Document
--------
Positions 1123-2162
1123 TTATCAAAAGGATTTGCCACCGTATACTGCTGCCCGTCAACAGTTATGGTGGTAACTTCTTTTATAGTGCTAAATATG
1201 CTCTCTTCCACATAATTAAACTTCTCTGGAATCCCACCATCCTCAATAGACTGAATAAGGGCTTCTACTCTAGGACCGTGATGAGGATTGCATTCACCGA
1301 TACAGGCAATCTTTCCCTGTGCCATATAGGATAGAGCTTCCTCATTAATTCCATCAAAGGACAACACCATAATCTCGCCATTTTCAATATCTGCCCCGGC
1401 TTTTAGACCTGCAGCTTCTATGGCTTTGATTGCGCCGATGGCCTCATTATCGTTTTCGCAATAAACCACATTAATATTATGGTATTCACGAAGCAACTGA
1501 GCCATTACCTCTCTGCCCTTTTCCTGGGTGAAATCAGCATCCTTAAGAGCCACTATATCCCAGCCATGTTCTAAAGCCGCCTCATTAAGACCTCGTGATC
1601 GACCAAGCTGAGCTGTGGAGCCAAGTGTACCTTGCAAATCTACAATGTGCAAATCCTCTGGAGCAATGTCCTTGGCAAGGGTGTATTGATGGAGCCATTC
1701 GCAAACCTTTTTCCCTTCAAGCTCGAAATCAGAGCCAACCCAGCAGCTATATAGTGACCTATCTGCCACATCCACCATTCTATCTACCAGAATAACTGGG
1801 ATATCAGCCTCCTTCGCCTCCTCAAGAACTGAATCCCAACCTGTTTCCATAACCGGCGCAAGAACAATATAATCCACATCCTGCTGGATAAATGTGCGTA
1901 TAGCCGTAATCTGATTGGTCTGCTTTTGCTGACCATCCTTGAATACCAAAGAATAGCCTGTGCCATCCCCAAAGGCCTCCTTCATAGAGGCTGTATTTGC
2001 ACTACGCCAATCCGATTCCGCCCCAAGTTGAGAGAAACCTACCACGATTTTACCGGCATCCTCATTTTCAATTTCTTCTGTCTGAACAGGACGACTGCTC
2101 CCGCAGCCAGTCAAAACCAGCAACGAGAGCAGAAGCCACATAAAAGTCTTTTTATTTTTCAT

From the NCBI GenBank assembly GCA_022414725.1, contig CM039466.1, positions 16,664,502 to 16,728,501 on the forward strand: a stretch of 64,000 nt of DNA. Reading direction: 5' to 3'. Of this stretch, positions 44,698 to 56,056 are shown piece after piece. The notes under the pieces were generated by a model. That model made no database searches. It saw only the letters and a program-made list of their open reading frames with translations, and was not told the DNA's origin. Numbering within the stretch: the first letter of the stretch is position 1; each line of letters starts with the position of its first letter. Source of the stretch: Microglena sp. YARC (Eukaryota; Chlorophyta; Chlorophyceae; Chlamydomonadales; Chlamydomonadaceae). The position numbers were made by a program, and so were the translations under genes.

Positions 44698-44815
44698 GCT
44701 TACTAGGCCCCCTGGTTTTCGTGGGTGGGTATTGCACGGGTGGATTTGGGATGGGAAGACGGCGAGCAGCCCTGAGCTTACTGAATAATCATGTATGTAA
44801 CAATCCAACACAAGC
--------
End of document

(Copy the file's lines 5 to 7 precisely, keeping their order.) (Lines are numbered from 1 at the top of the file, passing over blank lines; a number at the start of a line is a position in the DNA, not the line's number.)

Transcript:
1401 TTTTAGACCTGCAGCTTCTATGGCTTTGATTGCGCCGATGGCCTCATTATCGTTTTCGCAATAAACCACATTAATATTATGGTATTCACGAAGCAACTGA
1501 GCCATTACCTCTCTGCCCTTTTCCTGGGTGAAATCAGCATCCTTAAGAGCCACTATATCCCAGCCATGTTCTAAAGCCGCCTCATTAAGACCTCGTGATC
1601 GACCAAGCTGAGCTGTGGAGCCAAGTGTACCTTGCAAATCTACAATGTGCAAATCCTCTGGAGCAATGTCCTTGGCAAGGGTGTATTGATGGAGCCATTC